Myanmar Connect: Agenda
Myanmar Connect 2019
17-18 September 2019 | Myanmar Yangon
Registration & Networking Breakfast
Capacity Media Welcome
State of Telecommunication: An Update from the Operators
The last five years have seen unprecedented growth and progress in Myanmar’s telecoms sector, bringing the country up to par with many regional neighbours. Last year saw increased competition between mobile operators, heralding a new era for telecommunications in Myanmar. This panel discussion will explore how the next five years will pan out for key stakeholders. There are plenty of opportunities for innovation, such as Myanmar content, e-Governance, m-Finance, 5G etc., but there are also challenges for the ecosystem, notably global OTT players, limited awareness of cyber-threats and data privacy, low ARPUs, uncertainty over new digital taxes and regulatory developments, geopolitics between China and the US in terms of 5G infrastructure vendors, and so on. This panel discussion will consider the challenging journey towards a digital Myanmar and qualify critical success factors for industry developments in the next 5 years.
Coffee & Networking
Solar, So Good: Channeling the Sun to Power Communications
When over 50 million mobile subscribers are demanding internet access, the fundamentals of quality of service, optimal uptime and reliable power supply are essential to get right. The requirement for power to fuel this consumption is high and continues to grow, which raises concerns about environmental credentials. Challenges around access to tower sites are also causing network operators to adopt infrastructure sharing partnerships on a broader scale. Furthermore, the future requirement for power and fibre to cater to the impending use of 5G will catalyse the necessity of solar power in Myanmar. This panel will explore the optimisation of existing infrastructure through infrastructure sharing, the impact of market consolidation in the tower space, the strategy behind investment in solar, rather than battery-powered or hybrid energy sources and the challenges of an unregulated and de-centralised system of power generation.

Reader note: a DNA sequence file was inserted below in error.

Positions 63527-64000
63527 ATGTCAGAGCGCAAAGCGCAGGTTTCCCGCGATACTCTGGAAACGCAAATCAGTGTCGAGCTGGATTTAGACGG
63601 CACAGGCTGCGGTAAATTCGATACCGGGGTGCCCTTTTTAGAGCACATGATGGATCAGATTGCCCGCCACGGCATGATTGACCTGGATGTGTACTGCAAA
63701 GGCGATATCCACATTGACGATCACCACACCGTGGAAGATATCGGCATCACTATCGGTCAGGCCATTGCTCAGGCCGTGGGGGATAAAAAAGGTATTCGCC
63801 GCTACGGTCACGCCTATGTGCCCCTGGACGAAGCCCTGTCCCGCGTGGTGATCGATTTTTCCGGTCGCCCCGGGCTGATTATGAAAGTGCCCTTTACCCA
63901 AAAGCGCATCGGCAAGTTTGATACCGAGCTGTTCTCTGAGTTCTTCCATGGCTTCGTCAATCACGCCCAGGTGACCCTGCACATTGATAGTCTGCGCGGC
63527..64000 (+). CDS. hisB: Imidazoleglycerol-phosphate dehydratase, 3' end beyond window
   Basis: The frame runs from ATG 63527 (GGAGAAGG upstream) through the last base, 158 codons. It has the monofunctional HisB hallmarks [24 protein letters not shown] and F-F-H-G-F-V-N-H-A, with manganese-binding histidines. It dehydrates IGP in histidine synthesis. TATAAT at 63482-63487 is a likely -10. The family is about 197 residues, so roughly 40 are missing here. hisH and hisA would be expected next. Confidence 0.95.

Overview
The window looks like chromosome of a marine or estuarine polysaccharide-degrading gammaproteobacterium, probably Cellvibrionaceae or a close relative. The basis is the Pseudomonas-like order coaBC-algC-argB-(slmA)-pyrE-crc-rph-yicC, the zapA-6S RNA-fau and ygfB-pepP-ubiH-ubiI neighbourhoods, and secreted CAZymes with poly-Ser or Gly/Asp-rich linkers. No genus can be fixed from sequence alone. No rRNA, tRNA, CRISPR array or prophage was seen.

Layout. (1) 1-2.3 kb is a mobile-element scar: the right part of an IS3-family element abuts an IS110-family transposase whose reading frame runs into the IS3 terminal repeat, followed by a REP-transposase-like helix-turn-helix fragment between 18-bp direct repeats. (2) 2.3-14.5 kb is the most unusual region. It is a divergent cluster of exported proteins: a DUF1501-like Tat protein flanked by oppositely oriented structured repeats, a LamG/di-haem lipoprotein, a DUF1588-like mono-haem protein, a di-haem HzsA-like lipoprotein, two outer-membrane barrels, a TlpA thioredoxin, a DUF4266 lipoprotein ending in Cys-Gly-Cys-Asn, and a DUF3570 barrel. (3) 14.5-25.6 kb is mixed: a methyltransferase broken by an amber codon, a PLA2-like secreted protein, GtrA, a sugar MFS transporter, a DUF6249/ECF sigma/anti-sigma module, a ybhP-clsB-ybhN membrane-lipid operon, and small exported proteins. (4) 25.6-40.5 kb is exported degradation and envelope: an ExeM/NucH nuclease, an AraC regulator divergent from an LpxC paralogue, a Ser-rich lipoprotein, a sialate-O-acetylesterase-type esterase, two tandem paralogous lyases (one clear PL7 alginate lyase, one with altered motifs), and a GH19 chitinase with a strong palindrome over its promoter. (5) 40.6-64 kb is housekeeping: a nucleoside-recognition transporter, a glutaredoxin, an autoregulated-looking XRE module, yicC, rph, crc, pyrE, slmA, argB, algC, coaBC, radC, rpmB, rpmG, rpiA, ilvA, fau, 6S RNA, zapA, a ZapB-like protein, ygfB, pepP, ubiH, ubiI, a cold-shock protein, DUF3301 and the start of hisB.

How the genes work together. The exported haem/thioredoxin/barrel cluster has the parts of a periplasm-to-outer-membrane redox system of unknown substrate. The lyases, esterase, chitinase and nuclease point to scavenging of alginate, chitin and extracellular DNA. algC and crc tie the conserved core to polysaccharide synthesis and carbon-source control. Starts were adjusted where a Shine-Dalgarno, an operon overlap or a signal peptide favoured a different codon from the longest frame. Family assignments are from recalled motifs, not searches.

Driving Data Centre Developments
Data centre construction in Myanmar has been challenging for many, due to power, connectivity and land leasing issues. In the last year some of the major players have seen international investment and re-located to Nay Pyi Taw, to provide localised data storage to the government to help drive the e-governance movement. Furthermore, there is a significant emergence of regional data centre operators expanding the edge solution into Myanmar and other South East Asian countries. Experts will discuss the challenges and opportunities in supporting the growing necessity for data centre facilities in Myanmar.
Investing in International Connectivity
Given that local content is currently limited in Myanmar, connectivity and infrastructure with the surrounding countries is essential. The Belt and Road initiative has brought significant investment in infrastructure to the country. This panel discussion will explore where international investment in connectivity solutions is coming from, challenges in connecting to other countries terrestrially or via subsea cables and how international players can be encouraged to invest in infrastructure to develop the telecommunications provision available in the Golden Land.
Coffee & Networking
Restructuring Myanmar's Infrastructure to Promote Broadband Penetration